Australian acts reign supreme halfway through this year’s SXSW

For ten days every March, the population of Austin, Texas doubles in size. Industry professionals, film buffs, tech heads, music fans and curious spectators brave the incessant traffic, exorbitant prices and masses of crowds to scope out the Next Big Thing.

Up-and-coming musicians, filmmakers, creators and innovators sell their schtick to their audiences in the hopes of breaking into their chosen markets.

Austin, Texas doubles in size every March for the annual SXSW, where this year Australian acts reigned supreme on the international stage.

South By South West (SXSW), referred to as South By for those in the know, sees people flock from all corners of the globe to a small city in the south of Texas, not too far from the Mexican border. Austin’s reputation has garnered it the label of Live Music Capital of the World.

Perhaps it’s SXSW that helped the city secure its title; for the duration of the conference, every spare room in Austin moonlights as a makeshift venue. The whole city goes into an almost dystopian lockdown. The CBD is closed to cars so punters make do with electric scooters. People pack the streets like sardines; at 2 am, when all the venues close, the streets are so crowded it’s a struggle to see even a few metres in front.

It is warm and sunny here in Austin today. The weather isn’t too different from Australia; the persistent humidity and blaring sun are similar to that of Sydney. It’s the foot traffic and masses of people that bring the sweat.

SXSW is split into three types of events; there’s the interactive portion of the conference, reserved for educators, virtual reality whizzes, academics and tech nerds. The bulk of this year’s interactive lay in cryptocurrency and blockchains, sex technology and the future of cannabis in the United States.

When the interactive events begin to wrap up, the film festival takes centre stage. Independent filmmakers from the world over premiere their works on the big screen. Some films were interactive and saw the inclusion of VR technology for a more immersive experience. The SXSW red carpet saw the likes of Seth Rogen, Abbi Jacobson and Ilana Glazer from Broad City, Woody Harrelson and Karley Sciortino.

This year, official SXSW music showcases kicked off on Monday, March 8. Because SXSW is an industry showcase and not a music festival, there are no headline acts. Some bands do, however, have more hype than others; Atlanta’s Deerhunter saw lines of over three hours into their showcase, and unless fans arrived early, they were almost guaranteed to miss out. Deerhunter’s performance was preceded by US act Priests and New Zealand’s The Beths.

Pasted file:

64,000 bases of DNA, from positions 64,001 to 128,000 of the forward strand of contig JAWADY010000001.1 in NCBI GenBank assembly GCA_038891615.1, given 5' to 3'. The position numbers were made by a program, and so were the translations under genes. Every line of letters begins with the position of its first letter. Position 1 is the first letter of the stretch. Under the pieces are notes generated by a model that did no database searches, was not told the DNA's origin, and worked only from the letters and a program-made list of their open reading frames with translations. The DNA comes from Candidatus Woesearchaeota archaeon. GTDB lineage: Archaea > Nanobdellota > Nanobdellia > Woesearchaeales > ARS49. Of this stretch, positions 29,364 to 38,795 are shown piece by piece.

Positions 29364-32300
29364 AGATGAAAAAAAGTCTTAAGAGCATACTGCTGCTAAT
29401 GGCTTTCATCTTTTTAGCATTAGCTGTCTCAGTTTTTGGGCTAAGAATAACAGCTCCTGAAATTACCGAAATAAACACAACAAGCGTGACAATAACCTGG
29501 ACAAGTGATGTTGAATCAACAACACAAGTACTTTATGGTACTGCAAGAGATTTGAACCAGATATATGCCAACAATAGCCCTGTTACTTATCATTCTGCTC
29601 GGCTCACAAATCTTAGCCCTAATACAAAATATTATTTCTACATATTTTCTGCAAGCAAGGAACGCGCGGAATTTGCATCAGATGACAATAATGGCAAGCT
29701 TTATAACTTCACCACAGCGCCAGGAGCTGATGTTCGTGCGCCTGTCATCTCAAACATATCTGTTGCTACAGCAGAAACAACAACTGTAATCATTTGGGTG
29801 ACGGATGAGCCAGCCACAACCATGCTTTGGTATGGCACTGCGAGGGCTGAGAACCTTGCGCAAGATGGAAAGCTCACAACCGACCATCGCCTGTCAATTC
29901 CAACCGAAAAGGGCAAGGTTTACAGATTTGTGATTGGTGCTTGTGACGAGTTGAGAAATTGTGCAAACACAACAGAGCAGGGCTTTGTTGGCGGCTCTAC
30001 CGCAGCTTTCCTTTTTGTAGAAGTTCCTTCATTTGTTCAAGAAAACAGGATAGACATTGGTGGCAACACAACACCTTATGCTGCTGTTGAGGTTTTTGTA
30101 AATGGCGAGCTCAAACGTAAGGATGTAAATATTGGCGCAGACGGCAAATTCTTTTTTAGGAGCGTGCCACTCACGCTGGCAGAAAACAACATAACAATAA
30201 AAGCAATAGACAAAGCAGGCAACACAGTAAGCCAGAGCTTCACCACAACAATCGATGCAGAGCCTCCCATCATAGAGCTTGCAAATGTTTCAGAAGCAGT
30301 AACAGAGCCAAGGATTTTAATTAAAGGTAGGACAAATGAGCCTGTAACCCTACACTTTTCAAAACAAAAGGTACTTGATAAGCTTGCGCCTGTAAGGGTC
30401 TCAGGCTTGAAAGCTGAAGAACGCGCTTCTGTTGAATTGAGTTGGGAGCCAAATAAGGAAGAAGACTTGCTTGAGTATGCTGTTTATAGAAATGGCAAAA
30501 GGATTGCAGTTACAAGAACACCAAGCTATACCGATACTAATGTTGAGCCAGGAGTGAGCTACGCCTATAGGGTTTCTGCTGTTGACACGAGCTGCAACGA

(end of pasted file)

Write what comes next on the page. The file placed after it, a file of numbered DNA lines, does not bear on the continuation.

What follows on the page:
Deerhunter, photo unknown.

Every day, every venue in the city’s CBD and over 100 venues in its surrounding areas host showcases of at least 5 or 6 bands. The Part Time Punks Showcase at Barracuda was the highlight of Day Two, with 10 bands playing over two stages from 7:45 pm to 2 am. LA dream-pop trio The Pantones kicked off the night, followed by Californian minimalist post-punk outfit numb.er, Italian shoegaze trio Be Forest, Flying Nun alumni The Chills and Sydney’s very own Kirin J Callinan. In Houston, The Pinheads, Noire, Moonlover and Quivers showcased their sets to the Australian American Chamber of Commerce at The Continental Club downtown. Another highlight of day two was Taiwanese dream pop team I Mean Us and Californian singer-songwriter, Jackie Cohen.

Japanese neo-kawaii punk band CHAI wowed audiences at Mohawk on Day Two, as did Melbourne’s very own King of Post Punk, Spike Vincent. Cult techno duo Justice played a secret show downtown, and Dutch garage punks Iguana Death Cult destroyed Hotel Vegas.

Today is Day Four of SXSW’s music showcases, and The Australian BBQ at Australia House on Rainey Street is currently taking place. This year is the 10th anniversary of Sounds Australia at SXSW, and the event feels more special than ever. The Australian BBQ showcases the best in new Australian music. Sydney duo Greenwave Beth, Melbourne’s Oh Pep!, Haiku Hands, FRITZ, Denise Le Menise and Body Type gave Australians a good name on the international stage.

With only three days left to go until this year’s SXSW has officially come to a close, feels like it’s gone both too quickly and so slowly. SXSW is crazy for spectators and performers alike. It is bittersweet to see the festival’s end but exciting to watch the plethora of acts shine through because of their time on an international stage.